Albania is getting more and more popular as a tourist country, but there are still plenty of undiscovered places. One of them is the Cape of Rodon (in Albanian: Kepi i Rodonit), a rocky, 10 km long cape on the Adriatic Sea, north of Durres.
We visited the cape last year in May and I can assure you: it is an awesome place! This narrow strip of land, in the shape of a peninsula, extends along the Adriatic Sea and offers a mix of untouched nature, magnificent views, medieval cultural monuments, virgin sandy beaches and plenty of old bunkers from Enver Hoxha’s times.
How to get there?
Driving along the main road from Durres to Tirana (SH2), turn right at Maminas – and then left before the viaduct – and follow the new asphalt road until the end of the Cape of Rodon (35 km). The road runs along small villages and new villas through a beautiful hilly landscape covered with holm oak forests. It is lucky that the land around the cape is owned by the church, so that the forests have been spared from the axe. At the end of the road, you arrive at a vast meadow that stretches until the sea. Park your car near the church of St. Anthony.
According to legend, the name of the Cape is linked with Redon, the official God of the Illyrian state, whose portrait was immortalized by paintings in temples and as a symbol on the coins that were used by the Illyrians in those times.
What is there to see?
Church of St Anthony
At the end of the road, you will see the Church of St Anthony, originally built in the 12th century, but rebuilt in the 15th century, in Romanesque-Gothic style, as part of a Franciscan monastery. In Enver Hoxha’s times, it was used as a military depot, but recently it was restored with financial support of the European Union. The interior is quite simple; it includes several old frescoes, among which a two-headed eagle and a female rider, probably the sister of Albania’s national hero Skanderbeg, Mamica, who founded the monastery. The church is open for service and every year locals and tourists join here for festivities and pilgrimage on June 13th, St Anthony’s Day.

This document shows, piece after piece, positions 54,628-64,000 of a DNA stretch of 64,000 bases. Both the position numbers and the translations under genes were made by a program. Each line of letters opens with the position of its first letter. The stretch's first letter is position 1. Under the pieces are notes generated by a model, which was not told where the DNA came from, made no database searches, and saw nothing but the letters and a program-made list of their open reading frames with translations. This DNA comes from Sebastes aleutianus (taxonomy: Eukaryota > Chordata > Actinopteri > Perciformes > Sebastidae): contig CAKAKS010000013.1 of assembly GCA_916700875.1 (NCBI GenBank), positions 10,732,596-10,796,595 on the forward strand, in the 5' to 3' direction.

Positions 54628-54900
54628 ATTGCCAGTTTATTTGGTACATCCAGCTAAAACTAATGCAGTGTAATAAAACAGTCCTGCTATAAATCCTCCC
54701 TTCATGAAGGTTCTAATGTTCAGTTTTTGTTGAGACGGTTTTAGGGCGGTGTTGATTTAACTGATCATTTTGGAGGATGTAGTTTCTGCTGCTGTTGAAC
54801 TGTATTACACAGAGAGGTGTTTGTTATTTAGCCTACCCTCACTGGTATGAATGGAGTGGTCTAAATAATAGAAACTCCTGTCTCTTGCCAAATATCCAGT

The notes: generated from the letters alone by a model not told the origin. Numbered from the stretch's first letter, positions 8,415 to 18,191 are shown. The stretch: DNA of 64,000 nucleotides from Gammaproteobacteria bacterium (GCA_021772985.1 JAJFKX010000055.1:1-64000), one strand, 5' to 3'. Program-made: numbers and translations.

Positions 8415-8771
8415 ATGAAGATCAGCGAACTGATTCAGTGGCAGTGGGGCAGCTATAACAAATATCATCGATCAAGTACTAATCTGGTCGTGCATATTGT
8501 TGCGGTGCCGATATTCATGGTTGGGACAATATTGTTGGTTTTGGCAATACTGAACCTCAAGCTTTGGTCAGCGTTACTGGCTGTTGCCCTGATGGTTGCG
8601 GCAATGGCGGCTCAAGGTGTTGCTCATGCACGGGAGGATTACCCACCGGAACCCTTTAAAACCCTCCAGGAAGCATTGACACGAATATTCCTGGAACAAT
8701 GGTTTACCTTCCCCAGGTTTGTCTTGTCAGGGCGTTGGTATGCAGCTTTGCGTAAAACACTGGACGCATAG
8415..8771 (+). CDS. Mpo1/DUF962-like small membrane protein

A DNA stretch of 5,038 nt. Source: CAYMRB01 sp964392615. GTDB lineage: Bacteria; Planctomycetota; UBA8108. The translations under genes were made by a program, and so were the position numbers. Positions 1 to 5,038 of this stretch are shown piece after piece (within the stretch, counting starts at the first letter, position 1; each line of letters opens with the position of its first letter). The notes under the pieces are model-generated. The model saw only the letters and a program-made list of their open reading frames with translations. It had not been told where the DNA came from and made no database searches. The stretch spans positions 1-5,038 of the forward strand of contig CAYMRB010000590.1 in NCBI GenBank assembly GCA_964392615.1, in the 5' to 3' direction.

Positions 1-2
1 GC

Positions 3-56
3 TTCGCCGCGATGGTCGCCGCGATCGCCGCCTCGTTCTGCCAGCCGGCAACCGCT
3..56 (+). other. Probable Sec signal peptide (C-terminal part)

Access to the complete area was strictly prohibited during communist times, as the cape was an important military base on the coast. Numerous bunkers and tunnels were left as monumental souvenirs reminding visitors of the Enver Hoxha regime. The sandy beach is nearby and you can take a stroll along the water or a jump right into the sea. Near the church are a few beach shack “restaurants” with grills. Don’t be surprised when you see that they use the old bunkers and tunnels as storage rooms!
If you like walking, you can explore the Rodoni Castle and continue to the end of the cape.
Follow the track back inland past bunkers (turn left uphill before the church, beside a few dilapidated houses). After 10 minutes you will reach several big bunkers, hidden within the rocky slopes. From here starts a narrow trail to the tip of the cape (40 minutes). You will see the castle on your right side down, on the beach, so you have to climb down to reach it.
After wandering around the castle, you can walk back to the path and continue to the end. This is an amazing hike through evergreen forests with magnificent views on both sides. But take care: this walk requires a sure foot and no fear of heights! Make sure to wear long trousers – because of the thorny bushes – and comfortable shoes, as the path is narrow, steep, rocky and sometimes slippery…
Rodoni (Skanderbeg) Castle
The above mentioned Rodoni Castle is also called Skanderberg Castle, by Albania’s famous nobleman and military commander Skanderbeg, who built it. Completed around 1452, this castle by the sea was meant to create a quick exit to the Adriatic Sea in case of an Ottoman invasion. Alas, the fortification didn’t last very long: it was destroyed by the Ottomans in 1467. The Venetians rebuilt it after 1500.
You can climb around the castle’s outer walls that overlook the sea. Although the structures have crumbled, it is not hard to understand the strategic importance of a castle at this place.
Development of the Cape of Rodon
Tourism in this area has been developing slowly in the past years, but the cape is getting more and more attention as a potential tourist destination. No wonder, the coastline is full of small bays and coves among the rocks, and divers have discovered a new underwater world around the cape. So far, a group of young people has established “Atlantid Beach”- a modest beach bar and a number of small private tents, but there is also a new campsite on the peninsula, and you can hire a room in one of the new villas.
You will not be surprised when I say that I prefer these hidden places as long as they are pure, wild and untouched. But I know that the Cape of Rodon is attractive enough to change with time and become a popular tourist destination…